CCA October Lunch & Learn | Cognitive Changes with Normal Aging (Online)
Wednesday, Oct 4
12 - 1pm CT
Explore the ways that the brain changes naturally as we age.
Hope in the Hard Conversations about Alzheimer's and Dementia
A Series brought to you by The Jung Center's Community for Conscious Aging
Jung wrote that “as far as we can discern, the sole purpose of human existence is to kindle a light in the darkness of mere being.” But what can we do, what consciousness can we bring to light, when the brain and nervous system are directly affected by the symptoms of cognitive illnesses like Alzheimer’s and dementia? Join us throughout October as we discover that, even in the darkest of situations, there is still hope for self-discovery, meaning-making, and finding sources of joy – for everyone involved.
CCA October Lunch & Learn | Cognitive Changes with Normal Aging
Ever notice that sometimes things take longer to mentally process than they did when you were much younger? Ever get lost going somewhere that you have been to before? Ever “blank” on someone’s name and worry that you have had more frequent “senior moments” or “brain freezes” as the years pass? Join Dr. George E. Taffet and The Jung Center's Community for Conscious Aging for this Lunch & Learn that kicks off our fall series, Hope in the Hard Conversations about Dementia and Alzheimer's, and explore the ways that the brain changes naturally as we age.
This livestreaming program can be taken from home or anywhere with an internet connection. If you register, you will be emailed viewing instructions either the evening before or the morning of the event. Please be sure to check “spam” and “junk” folders!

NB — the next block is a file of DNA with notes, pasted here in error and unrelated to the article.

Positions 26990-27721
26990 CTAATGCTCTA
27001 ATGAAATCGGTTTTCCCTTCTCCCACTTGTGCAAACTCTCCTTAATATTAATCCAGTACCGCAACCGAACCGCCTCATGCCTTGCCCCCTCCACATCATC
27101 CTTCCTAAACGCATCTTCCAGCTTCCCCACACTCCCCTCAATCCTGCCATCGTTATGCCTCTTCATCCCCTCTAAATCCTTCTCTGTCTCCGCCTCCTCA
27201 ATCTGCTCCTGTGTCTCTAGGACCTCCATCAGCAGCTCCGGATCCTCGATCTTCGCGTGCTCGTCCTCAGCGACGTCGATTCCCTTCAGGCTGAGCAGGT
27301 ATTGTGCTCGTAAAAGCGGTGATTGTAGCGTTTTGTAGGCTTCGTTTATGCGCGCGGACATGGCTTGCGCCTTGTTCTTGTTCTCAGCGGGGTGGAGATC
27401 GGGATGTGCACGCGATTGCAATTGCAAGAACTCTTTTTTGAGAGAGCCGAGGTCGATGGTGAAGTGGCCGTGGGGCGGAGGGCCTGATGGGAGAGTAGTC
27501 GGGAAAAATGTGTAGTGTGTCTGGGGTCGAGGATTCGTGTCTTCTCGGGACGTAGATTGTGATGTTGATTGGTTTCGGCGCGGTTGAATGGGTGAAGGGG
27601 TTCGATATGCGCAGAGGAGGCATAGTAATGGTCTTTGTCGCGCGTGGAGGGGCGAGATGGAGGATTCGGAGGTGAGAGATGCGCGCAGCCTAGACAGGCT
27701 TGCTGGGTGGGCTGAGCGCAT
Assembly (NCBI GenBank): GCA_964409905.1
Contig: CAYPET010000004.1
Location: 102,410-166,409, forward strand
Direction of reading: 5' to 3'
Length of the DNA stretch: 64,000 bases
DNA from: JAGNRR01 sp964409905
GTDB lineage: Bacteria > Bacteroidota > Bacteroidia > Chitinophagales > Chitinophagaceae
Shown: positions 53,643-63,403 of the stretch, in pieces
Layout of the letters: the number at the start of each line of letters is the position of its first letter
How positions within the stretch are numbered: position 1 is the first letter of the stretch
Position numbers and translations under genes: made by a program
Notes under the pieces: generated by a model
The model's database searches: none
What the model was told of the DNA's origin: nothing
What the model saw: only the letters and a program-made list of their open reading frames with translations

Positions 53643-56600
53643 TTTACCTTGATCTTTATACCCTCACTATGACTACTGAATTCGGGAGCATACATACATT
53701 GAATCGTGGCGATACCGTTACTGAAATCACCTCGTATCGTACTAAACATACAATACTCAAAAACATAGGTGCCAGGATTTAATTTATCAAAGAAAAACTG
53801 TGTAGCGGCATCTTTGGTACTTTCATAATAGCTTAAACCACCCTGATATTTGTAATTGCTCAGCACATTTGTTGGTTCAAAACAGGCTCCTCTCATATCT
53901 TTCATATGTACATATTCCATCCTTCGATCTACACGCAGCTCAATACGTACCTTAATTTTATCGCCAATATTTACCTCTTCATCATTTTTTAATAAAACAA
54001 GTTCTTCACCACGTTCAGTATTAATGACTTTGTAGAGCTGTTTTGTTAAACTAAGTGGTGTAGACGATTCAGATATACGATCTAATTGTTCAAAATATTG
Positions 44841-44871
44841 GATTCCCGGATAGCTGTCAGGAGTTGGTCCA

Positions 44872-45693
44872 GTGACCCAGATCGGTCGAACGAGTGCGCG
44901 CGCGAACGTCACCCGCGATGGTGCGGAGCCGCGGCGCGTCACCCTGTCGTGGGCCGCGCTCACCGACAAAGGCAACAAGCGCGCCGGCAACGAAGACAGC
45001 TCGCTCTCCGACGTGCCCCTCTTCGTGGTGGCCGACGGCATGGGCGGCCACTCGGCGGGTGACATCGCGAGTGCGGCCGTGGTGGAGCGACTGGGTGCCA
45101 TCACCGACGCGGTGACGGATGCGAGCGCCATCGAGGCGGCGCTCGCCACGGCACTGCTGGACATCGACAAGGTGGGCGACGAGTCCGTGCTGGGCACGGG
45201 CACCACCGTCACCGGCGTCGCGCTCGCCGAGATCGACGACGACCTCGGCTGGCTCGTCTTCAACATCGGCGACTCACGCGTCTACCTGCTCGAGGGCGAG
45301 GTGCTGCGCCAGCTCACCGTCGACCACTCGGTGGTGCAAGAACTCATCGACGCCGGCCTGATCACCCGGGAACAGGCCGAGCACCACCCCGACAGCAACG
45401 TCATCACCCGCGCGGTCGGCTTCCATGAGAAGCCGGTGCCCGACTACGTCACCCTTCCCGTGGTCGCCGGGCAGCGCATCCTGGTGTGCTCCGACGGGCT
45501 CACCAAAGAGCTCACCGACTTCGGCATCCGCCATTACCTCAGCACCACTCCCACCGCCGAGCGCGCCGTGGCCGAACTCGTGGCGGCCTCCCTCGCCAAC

This class will be recorded. Recordings will be made available on the CCA website within two weeks after the program.
All times are CT. Please contact firstname.lastname@example.org with any questions.
In practice for 41 years, Dr. George E. Taffet is a Professor at Baylor College of Medicine and currently holds the prestigious Robert J. Luchi, MD, Chair in Geriatric Medicine. Dr. Taffet earned his MD degree from Brown University Program in Medicine, followed by an Internship and Residency in Internal Medicine at Baylor College of Medicine. He later completed a Fellowship in Clinical Geriatrics and a Postdoctoral Research Fellowship in Cardiovascular Sciences. Dr. Taffet lectures on aging and oversees clinical opportunities for medical students to learn about older adults in a variety of settings – such as long-term care facilities and hospice. He trains residents at the VA, Baylor, and Methodist hospitals. He is a faculty member in Baylor’s Huffington Center on Aging, the Biology of Aging Graduate Program, and holds memberships in numerous professional organizations related to geriatrics.
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